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Ibn al-Qayyim: Cress is Beneficial for the Stomach, Asthma and Hair Loss

Posted by SoundHealth on Tuesday, January 06, 2009
Topics: Cress
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Ibn al-Qayyim mentioned the health benefits of cress in his Prophetic Medicine. He said that cress was beneficial for:

  • Warming and softening the belly
  • Reducing inflammation of the spleen when combined with honey
  • Preventing hair loss
  • Increasing appetite
  • Asthma and clearing the lungs

He also said that if cress was crushed and drunk with hot water, it was beneficial for colic and vitiligo (a chronic condition that causes pale, white patches to develop on the skin).

What Is Cress?

Cress (botanical name Lepidum sativum) is commonly known as garden cress and is closely related to mustard and watercress. It is an edible plant that has a peppery flavor and aroma similar to mustard and watercress.

Garden cress contains significant amounts of iron, calcium, folic acid and vitamins A and C. It is also a source of phytochemicals and antioxidants.

One study has shown the chemoprotective effects of garden cress in colon cancer. The study analysed garden cress juice and found that it was more effective than pure chemicals in reducing DNA damage.

How to Grow Cress

Cress is very easy to grow. It can be grown all year round indoors or in the garden in Spring. When grown indoors, either seed trays or wet cotton wool in pots are usually used.

To grow cress in seed trays, lightly sprinkle the seeds onto fine compost and cover them with a very thin layer of compost. Keep the trays moist at all times, preferably on a warm windowsill.

To grow cress on cotton wool, soak the cotton wool in water and stuff it into a small pot. Sprinkle the seeds on top, and keep them well watered until they start to sprout. Keep the cress in a light area, but not in direct sunlight, and ensure the cotton wool stays wet throughout germination.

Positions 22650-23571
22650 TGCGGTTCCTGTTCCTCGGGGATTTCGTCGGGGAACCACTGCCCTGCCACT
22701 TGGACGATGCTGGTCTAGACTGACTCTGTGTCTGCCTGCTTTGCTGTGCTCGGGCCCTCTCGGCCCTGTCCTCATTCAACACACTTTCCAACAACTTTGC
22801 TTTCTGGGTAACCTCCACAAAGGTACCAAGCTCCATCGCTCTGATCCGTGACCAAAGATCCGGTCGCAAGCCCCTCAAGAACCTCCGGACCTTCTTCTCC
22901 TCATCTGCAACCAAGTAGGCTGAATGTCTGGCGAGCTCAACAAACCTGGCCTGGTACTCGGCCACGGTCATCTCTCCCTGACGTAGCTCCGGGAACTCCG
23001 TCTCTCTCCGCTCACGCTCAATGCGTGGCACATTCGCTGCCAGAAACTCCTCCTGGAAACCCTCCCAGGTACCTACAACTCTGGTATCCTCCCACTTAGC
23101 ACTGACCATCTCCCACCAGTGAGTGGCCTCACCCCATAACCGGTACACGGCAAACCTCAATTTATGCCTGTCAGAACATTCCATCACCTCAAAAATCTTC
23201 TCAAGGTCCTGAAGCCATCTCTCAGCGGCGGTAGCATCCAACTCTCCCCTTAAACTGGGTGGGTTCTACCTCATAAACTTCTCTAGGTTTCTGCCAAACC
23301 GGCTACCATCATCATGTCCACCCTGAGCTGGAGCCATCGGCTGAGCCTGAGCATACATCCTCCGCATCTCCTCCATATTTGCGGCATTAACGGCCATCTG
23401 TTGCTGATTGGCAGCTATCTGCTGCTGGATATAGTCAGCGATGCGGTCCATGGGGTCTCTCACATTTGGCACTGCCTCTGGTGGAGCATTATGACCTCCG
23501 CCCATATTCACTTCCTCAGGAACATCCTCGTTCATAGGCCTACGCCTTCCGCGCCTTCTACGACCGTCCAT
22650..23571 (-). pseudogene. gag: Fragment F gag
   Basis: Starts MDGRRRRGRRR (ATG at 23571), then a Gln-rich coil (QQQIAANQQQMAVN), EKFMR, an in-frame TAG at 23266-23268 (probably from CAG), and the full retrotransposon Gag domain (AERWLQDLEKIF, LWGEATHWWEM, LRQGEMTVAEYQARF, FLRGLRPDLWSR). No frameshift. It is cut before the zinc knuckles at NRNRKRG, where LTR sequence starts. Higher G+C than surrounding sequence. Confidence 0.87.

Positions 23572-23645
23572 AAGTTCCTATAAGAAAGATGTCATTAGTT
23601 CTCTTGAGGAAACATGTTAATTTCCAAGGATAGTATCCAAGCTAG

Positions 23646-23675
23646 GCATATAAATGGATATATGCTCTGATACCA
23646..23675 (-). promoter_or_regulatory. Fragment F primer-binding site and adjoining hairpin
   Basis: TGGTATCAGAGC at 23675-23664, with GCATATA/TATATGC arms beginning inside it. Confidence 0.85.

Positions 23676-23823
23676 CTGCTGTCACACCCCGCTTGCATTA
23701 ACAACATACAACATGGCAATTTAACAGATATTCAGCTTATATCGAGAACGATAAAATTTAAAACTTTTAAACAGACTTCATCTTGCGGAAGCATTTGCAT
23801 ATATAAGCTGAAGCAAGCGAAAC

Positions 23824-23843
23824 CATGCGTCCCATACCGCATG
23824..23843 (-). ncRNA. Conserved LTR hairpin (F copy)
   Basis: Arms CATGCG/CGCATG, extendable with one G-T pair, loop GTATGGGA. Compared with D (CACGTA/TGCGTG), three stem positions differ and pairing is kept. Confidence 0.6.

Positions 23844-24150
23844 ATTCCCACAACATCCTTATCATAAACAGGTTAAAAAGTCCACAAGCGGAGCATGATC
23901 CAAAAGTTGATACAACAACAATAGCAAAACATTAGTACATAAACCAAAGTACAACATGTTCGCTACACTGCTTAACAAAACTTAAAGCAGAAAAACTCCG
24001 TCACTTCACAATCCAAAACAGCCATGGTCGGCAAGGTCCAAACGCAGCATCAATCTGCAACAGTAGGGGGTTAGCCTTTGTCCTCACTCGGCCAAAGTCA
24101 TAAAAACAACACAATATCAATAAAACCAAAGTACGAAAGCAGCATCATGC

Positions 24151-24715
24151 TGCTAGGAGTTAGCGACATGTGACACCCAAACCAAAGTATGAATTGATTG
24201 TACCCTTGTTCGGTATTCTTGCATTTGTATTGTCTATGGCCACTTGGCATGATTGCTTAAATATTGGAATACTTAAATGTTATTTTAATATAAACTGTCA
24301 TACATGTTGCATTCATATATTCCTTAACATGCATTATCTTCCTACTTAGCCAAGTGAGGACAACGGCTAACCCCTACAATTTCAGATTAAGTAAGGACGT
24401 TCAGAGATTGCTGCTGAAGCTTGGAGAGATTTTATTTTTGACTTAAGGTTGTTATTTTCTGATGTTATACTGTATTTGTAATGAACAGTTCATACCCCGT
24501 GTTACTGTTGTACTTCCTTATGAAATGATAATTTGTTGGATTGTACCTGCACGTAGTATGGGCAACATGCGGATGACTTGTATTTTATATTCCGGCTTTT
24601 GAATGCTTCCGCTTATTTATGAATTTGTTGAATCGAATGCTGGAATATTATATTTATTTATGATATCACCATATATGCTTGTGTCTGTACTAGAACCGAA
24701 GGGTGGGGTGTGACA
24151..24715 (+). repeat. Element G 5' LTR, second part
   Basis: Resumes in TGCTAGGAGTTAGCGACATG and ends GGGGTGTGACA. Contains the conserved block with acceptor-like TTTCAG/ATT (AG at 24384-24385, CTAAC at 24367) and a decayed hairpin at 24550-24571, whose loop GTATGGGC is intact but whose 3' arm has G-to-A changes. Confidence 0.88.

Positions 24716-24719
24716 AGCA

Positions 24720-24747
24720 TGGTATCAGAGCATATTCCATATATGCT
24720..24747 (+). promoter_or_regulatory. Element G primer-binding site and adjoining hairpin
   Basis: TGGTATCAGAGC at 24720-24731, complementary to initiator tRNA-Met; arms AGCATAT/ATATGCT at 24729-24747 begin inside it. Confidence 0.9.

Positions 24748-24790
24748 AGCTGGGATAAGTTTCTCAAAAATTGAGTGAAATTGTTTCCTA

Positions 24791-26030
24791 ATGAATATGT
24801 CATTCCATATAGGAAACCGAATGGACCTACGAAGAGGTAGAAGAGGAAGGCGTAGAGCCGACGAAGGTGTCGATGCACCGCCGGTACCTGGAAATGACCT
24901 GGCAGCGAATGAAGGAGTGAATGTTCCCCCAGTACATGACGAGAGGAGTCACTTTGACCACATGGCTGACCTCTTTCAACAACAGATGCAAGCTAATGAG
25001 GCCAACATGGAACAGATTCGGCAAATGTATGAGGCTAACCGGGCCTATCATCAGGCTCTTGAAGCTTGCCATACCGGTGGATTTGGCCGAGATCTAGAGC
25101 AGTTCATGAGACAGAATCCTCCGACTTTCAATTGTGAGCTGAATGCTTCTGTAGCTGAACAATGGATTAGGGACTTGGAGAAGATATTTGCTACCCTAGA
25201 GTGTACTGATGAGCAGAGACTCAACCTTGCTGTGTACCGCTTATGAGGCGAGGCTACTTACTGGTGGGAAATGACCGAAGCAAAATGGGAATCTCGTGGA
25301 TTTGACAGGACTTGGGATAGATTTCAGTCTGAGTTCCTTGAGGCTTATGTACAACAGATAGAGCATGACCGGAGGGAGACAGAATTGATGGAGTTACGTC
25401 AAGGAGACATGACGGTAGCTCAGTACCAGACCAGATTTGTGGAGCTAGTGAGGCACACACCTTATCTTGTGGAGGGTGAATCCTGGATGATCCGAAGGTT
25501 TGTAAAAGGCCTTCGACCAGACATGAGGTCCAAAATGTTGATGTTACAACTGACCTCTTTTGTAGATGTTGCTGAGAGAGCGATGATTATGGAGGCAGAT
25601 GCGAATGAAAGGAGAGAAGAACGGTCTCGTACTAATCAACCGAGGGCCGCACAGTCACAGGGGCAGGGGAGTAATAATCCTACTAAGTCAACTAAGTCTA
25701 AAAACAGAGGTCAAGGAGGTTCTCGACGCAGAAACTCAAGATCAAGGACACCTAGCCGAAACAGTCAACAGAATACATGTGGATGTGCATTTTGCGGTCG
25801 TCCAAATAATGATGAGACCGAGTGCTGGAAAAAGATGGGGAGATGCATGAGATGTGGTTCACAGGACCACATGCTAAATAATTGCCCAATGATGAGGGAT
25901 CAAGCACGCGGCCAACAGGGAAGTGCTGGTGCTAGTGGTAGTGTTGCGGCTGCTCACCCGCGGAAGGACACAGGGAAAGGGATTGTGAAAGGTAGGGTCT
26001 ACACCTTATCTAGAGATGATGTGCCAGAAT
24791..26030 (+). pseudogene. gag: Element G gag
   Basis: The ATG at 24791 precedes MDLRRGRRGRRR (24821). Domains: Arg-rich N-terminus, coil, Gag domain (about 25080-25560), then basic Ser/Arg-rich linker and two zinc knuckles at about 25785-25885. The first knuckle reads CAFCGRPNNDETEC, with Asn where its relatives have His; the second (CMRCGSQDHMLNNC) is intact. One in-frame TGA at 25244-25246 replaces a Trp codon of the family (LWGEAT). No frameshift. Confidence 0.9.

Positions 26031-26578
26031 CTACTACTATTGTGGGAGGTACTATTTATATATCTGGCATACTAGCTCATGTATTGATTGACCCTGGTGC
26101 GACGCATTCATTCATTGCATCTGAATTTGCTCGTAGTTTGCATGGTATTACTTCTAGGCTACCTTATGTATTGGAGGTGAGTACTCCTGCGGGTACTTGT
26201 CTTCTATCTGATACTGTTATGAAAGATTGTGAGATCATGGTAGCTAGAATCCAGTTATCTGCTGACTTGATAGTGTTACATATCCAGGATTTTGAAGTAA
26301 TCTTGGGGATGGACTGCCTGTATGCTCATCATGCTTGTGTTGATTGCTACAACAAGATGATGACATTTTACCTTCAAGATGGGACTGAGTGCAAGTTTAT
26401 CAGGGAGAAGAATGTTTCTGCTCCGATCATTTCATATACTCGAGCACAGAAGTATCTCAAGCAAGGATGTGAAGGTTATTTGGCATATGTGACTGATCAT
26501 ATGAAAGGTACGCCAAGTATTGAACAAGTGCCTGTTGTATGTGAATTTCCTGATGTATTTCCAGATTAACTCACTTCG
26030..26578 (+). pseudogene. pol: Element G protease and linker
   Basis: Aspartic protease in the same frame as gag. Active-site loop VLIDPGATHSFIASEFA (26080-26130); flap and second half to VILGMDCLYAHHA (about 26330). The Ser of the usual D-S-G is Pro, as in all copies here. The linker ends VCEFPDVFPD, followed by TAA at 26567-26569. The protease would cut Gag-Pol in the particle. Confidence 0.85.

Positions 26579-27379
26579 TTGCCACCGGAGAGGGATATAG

The seeds should begin to sprout in a few days and in about 3-7 days the cress will be ready to use as young sprouts. It can also be left to mature and develop big, peppery leaves, however if left for too long the cress will become tough and bitter.

Tips on Using Cress

  • Both the leaves and stems of cress can be eaten raw in salads or sandwiches, and are sometimes called cress sprouts.

  • When buying cress, look for firm, evenly colored, rich green leaves. Avoid cress with any signs of slime, wilting, or discoloration.

  • Cress can be stored in the refrigerator in plastic for up to five days.

  • To prolong the life of cress, place the stems in a glass container with water and cover them, refrigerating the cress until it is needed.

  • Leave the greens on the stems until they are ready to be used and wash the cress before use.


  • Kassie F, Rabot S, Uhl M, Huber W, Qin H M, Helma C, Schulte-Hermann R, Knasm├╝ller S (2002). Chemoprotective effects of garden cress (Lepidium sativum) and its constituents towards 2-amino-3-methyl-imidazo [4,5-f] quinoline (IQ)-induced genotoxic effects and colonic preneoplastic lesions. Carcinogenesis, Vol. 23, No. 7, 1155-1161.

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